Montana mining town hosts funeral of local hero Evel Knievel

BUTTE, Mont. - Mourners began gathering Monday for the funeral of Evel Knievel, the motorcycle daredevil who helped put his hometown on the map with death-defying stunts and near-fatal crashes that made him an international icon.

Fireworks illuminated the night sky with bursts of Knievel's trademark red, white and blue on Sunday when a hearse carrying his body arrived at the Butte Civic Center, the town's largest indoor venue, for a public viewing.

'There's only a few people that you can say a name anywhere in the world and you know who he is,' said Jim Richards of Butte as he sat with his young son in the arena while mourners walked past the casket surrounded by poinsettias.

Large photos of Knievel rested on easels nearby, slides appeared on a large screen and a sound system blared a mix of country music and Frank Sinatra's 'My Way.'

'He never forgot his roots,' said Richards, 49, who grew up in Butte.

The viewing was followed later Monday by a service officiated by the Rev. Robert H. Schuller of California's Crystal Cathedral. Afterward, a funeral procession made its way through town along a six-mile loop known as Evel Knievel Way. The burial at Mountain View Cemetery was private.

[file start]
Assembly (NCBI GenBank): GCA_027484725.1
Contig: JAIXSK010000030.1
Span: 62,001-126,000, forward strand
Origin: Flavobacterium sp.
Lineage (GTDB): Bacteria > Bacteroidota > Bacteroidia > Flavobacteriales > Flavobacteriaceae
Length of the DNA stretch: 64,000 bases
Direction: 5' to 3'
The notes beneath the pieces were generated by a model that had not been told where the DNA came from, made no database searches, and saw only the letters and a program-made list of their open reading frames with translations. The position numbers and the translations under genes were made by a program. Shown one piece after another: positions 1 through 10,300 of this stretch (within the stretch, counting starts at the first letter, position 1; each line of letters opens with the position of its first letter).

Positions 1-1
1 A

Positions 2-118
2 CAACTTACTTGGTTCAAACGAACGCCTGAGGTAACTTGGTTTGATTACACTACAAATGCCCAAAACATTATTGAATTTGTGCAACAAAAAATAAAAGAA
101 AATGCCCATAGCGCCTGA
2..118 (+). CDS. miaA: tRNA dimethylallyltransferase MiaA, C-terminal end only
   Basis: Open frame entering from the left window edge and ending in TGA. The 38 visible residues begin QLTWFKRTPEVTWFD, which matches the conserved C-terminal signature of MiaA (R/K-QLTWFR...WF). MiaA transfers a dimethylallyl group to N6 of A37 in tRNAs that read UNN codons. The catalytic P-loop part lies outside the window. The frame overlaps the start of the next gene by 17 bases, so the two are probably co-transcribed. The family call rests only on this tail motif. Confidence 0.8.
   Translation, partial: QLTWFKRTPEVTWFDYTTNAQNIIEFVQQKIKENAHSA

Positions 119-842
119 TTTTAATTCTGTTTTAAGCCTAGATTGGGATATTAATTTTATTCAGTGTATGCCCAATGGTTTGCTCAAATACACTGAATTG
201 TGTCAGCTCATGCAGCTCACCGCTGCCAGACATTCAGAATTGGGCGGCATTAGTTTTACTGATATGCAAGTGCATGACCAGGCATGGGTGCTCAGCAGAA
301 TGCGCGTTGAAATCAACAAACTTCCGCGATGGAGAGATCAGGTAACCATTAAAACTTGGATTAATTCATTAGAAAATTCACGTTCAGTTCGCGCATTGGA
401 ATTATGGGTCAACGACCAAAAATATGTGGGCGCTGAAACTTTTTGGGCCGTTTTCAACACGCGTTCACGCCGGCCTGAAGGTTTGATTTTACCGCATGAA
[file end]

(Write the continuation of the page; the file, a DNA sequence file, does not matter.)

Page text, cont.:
Schuller baptized Knievel at his cathedral in April.

Pat Kearney, a spokesman for the Knievel family, said funeral speakers will include actor Matthew McConaughey, who hosted a History Channel program about Knievel in 2005. Former heavyweight boxing champion Joe Frazier, a friend, was also expected to attend the service.

Knievel, who used to speed motorcycles over local mine dumps as a boy, died Nov. 30 in Clearwater, Fla., after suffering pulmonary fibrosis and diabetes for years. He made detailed plans for his funeral.

The annual Evel Knievel Days festival draws tens of thousands to the city. Knievel frequently attended the event, though as a frail man who'd lived through too many motorcycle crashes and other ordeals, including a liver transplant.